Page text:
The report names some of the known smugglers of gold (and other contraband) of Nepal and also lists a series of already-reported cases thought to be linked to the ISI, such as the use of a hotel safehouse, discovery of counterfeit Indian notes and RDX caches, and so on. However, these were cases already brought to the open by the Nepal Police, which by all accounts had acted with alacrity given India's sensitivities. What needs investigation now is whether these cases were the tip of the iceberg in relation to the activities of Pakistani intelligence in Nepal, or was that about it. The leaked report does not help in clarifying the point, but those who prepared it seem not to have considered the fact that the Nepali bureaucracy, journalists, politicians, and the intelligentsia as a whole, are protective enough of their polity not to allow the ISI a walk-through in Nepal.
Of course, every instance of the ISI using another South Asian country as a base to target India would be one too many, and the Nepali government must of course act when there is evidence. If necessary, Prime Minister Girija Prasad Koirala must pick up the phone and call Chief Executive Parvez Musharraf and request him to call off the spooks. However, available information and discussions with knowledgeable members of Nepal's bureaucracy and police do not indicate the dire situation implied in the document, or as reported as a matter of course in the Indian press.
While the breathless naming of well-known Nepali-journalists, politicians and business people without supporting evidence must be considered extremely irresponsible, given the impact on individual hard-earned careers, it is the singling out of the Muslim community living largely in poverty in Nepal's Tarai region that has potentially larger ramifications. Without too much effort, the authors of the report give away their bias when they make the presumption that members of a community can be by their very nature a) anti-India, therefore b) Pakistan sympathisers and hence, c) 'agents/contacts' of the ISI. This is a dangerous line of thinking, particularly because the Tarai Muslims of Nepal are demographically identical to the Muslims across the open border, in Uttar Pradesh and Bihar.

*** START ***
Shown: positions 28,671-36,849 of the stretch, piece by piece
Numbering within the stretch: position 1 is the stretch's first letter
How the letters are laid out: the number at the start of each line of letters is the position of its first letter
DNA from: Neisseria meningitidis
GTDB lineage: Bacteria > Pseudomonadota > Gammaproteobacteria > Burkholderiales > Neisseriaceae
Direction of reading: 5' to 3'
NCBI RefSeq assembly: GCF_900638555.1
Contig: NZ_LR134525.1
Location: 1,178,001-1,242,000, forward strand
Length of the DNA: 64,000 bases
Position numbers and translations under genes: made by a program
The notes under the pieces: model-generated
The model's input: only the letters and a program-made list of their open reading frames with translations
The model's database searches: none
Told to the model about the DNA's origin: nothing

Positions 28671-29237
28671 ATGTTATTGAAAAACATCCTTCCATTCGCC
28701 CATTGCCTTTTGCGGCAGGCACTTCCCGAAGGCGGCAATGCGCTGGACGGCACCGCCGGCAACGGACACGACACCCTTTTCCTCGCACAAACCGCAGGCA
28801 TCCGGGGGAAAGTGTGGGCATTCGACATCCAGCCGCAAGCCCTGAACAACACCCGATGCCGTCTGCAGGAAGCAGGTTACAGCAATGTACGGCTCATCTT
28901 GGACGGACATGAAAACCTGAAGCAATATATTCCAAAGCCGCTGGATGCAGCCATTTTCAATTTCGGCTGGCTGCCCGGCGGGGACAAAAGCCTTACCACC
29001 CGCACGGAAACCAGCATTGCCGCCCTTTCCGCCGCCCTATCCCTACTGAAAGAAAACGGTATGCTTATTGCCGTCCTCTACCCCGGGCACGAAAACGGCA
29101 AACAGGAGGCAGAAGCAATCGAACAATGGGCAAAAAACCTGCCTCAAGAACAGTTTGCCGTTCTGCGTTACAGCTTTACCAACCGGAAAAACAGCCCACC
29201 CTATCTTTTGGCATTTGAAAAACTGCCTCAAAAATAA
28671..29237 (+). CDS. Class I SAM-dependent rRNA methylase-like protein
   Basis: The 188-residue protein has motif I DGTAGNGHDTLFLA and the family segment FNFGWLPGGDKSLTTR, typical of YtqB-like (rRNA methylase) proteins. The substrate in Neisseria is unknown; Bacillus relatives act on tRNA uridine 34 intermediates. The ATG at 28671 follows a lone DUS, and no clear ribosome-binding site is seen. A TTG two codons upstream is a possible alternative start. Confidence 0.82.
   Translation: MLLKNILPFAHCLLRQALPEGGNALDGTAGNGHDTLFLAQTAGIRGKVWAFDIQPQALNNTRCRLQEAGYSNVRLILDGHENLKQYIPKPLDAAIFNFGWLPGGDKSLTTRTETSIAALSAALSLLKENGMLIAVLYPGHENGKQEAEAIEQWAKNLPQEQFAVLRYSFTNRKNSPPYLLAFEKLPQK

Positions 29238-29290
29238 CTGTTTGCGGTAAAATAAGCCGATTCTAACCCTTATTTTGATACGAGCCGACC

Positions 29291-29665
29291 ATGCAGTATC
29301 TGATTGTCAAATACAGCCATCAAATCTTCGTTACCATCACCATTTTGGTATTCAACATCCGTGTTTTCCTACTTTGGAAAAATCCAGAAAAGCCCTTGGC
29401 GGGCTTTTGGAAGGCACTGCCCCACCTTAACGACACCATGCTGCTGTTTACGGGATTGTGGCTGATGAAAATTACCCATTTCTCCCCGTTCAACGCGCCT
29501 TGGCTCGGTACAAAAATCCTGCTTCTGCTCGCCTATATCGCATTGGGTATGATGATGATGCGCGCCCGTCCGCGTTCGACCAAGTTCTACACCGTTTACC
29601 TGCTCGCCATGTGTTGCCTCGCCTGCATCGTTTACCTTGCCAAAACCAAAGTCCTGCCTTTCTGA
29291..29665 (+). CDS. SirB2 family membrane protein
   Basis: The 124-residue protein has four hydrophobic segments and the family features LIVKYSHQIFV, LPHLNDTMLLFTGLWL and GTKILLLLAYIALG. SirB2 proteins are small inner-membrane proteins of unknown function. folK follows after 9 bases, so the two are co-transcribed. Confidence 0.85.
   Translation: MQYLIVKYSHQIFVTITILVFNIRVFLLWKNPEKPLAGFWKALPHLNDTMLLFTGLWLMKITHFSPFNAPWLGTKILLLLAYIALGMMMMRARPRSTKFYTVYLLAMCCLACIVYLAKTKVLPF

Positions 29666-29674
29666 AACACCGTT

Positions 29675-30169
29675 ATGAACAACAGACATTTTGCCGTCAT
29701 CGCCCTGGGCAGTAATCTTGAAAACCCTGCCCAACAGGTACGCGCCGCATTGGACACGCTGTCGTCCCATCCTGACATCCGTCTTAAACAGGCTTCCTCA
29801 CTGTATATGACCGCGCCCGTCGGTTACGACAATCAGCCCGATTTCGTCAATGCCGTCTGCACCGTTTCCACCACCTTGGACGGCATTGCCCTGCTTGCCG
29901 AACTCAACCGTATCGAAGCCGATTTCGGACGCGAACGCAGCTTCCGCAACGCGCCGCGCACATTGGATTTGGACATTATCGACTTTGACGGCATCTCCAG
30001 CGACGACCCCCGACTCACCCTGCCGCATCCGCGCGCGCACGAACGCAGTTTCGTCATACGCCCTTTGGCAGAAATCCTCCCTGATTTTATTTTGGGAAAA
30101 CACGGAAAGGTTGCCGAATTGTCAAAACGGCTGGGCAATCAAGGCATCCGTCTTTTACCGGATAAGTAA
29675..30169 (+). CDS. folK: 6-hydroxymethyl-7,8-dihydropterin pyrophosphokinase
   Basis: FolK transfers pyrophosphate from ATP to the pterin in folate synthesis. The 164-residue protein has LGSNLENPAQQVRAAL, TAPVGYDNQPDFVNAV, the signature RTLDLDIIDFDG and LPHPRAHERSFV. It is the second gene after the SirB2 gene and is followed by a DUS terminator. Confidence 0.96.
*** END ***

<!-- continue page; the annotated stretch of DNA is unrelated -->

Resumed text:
The fact that the discourse of the Nepali intelligentsia is mostly conducted in Nepali and hence does not reach the corridors of power of New Delhi with any sense of urgency, should not blind India's powers-that-be to the fact that there is 'public opinion' even in small countries like Nepal. Granted, this public opinion is often led by individuals who tend to be paranoically suspicious of every move of Big India, but leaks of reports like the one just released have the power of jostling a society off its moorings. And Nepal's stability should be a matter of enough concern to New Delhi that pressing issues are tackled directly and at the highest levels where necessary, rather than through under-the-table transfers of files to media persons who are unwilling to do their homework. Nepal's stability, of course, should be of concern because Nepal, Eastern Uttar Pradesh and Bihar are locked in a demographic, economic and geographic embrace which will remain in place whether or not the open border between the two countries is closed or regulated.
It will be important, if the matter is considered serious enough, for those who claim that the report did not reflect the official Indian point-of-view —as Brajesh Mishra did in Kathmandu —to investigate how and why such an amateurish report was prepared, and who it was that chose to leak it.